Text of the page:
Friday, 16 August 2013

Shakespearean Tragedy / Shakespeare as a Tragedy Writer


William Shakespeare (1564-1616) was an English poet and playwright, widely regarded as the greatest writer in the English language and the world's pre-eminent dramatist. His surviving works, including some collaborations, consist of about 38 plays, 154 sonnets, two long narrative poems, two epitaphs on a man named John Combe, one epitaph on Elias James, and several other poems. His plays have been translated into every major living language and are performed more often than those of any other playwright.

Shakespeare is perhaps most famous for his tragedies. Most of his tragedies were written in a seven-year period between 1601 and 1608. These include his four major tragedies  Hamlet, Othello, King Lear and Macbeth, along with Antony & Cleopatra,  Coriolanus,  Cymbeline, Julius Caesar, all of which are immediately recognizable, regularly studied and frequently performed.

Following are the salient features of his tragedies.

1.    Tragedy is concerned primarily with one person – The tragic hero.

2.    The story is essentially one of exceptional suffering and calamity leading to the death of the hero.  The suffering and calamity are, as a rule, unexpected and contrasted with previous happiness and glory.

3.    The tragedy involves a person of high estate.  Therefore, his or her fate affects the welfare of a whole nation or empire.

4.    The hero undergoes a sudden reversal of fortune.

5.    This reversal excites and arouses the emotions of pity and fear within the audience.  The reversal may frighten and awe, making viewers or readers of the play feel that man is blind and helpless.

6.    The tragic fate of the hero is often triggered by a tragic flaw in the hero’s character.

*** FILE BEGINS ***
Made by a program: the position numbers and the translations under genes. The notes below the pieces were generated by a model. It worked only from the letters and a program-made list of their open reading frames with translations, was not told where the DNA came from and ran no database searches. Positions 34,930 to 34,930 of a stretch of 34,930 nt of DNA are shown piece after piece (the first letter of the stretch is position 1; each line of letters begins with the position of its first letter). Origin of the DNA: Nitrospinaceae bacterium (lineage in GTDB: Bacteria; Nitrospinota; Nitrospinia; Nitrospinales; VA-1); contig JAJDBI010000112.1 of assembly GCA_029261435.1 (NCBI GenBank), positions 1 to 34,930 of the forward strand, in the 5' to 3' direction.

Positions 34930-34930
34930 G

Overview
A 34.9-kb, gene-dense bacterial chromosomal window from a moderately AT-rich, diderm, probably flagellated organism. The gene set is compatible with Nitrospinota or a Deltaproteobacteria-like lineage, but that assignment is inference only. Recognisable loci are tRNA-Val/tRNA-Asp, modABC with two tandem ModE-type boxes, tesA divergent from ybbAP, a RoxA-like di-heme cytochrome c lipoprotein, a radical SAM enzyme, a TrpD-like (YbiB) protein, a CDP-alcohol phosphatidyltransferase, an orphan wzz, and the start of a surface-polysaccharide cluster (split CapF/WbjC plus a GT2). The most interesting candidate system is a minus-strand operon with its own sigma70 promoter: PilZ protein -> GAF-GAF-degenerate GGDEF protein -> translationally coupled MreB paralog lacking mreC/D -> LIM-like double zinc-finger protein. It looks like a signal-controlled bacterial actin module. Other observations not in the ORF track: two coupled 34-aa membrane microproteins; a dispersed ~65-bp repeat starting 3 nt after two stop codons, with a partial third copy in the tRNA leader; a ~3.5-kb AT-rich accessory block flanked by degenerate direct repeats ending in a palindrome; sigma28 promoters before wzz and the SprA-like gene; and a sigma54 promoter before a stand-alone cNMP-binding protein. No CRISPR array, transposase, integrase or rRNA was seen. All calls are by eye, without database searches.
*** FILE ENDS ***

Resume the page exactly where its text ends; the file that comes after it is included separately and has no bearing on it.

7.    Shakespeare often introduces abnormal conditions of the mind (such as insanity, somnambulism, or hallucinations).

8.    Supernatural elements are often introduced as well.

9.    Much of the plot seems to hinge on “chance” or “accident”.

10. Besides the outward conflict between individuals or groups of individuals, there is also an inner conflict and torment within the soul of the tragic hero.

The Hero, A Person Of High And Noble Birth

In Shakespearean tragedy, the hero is always a man of outstanding social status. He may be a king (as in King Lear and Julius Caesar), a prince (as in Hamlet), and a very high official (as in Othello and Macbeth) etc. In his conception of tragic hero, Shakespeare conforms to the tradition of the ancient Greek tragedies of Sophocles, Aeschylus, and Euripides and Roman tragedies of Seneca, and even the tragic conception of the Middle Ages. Bradley says:

‘The advantage of Shakespearean conception of the tragic hero is that his fall is more bewildering and conspicuous as contrasted to his former prosperity. Moreover, his fate affects the welfare of a whole nation or empire, therefore his tragedy is more enveloping and widespread.

Marlow’s heroes are also extraordinary personalities but they are from humble parentage. Both Marlow and Shakespeare use the name of the hero as the title of the play. Moreover, unlike Shakespeare’s, in Marlow’s tragedies there is an absence of female characters.

Sufferings And Death

              These heroes undergo a series of sufferings and hardships and torture. In the early tragedies, the form of this suffering is physical but in the later stages, it is not merely physical torture but mental upheaval which sways and rocks them. The hero, under the stress of these sufferings, appears shaken in spite of his greatness and heroic capacity for suffering. Hamlet by his mental torture is virtually laid on the rock. Othello experiences a tempest in his very soul. Lear turns mad. Macbeth loses all interest in life and is obliged to characterize it as

                              A tale told by an idiot,
                              Full of sound and fury, signifying nothing.

Character Is Destiny

              In Shakespearean tragedy it is the character of the hero which becomes the important factor to decide his destiny. In fact character is destiny. However, exaggerated this may seem to some critics, it is a fact that it is the character that moulds the action of the play. This fact becomes more important because in the Greek tragedy, it is the plot which becomes most important factor but in Shakespearean tragedy, it is first the character that is significant. After all there is hardly any action in Hamlet yet it is one of the most fascinating tragedies in English literature.

Hamartia/Tragic Flaw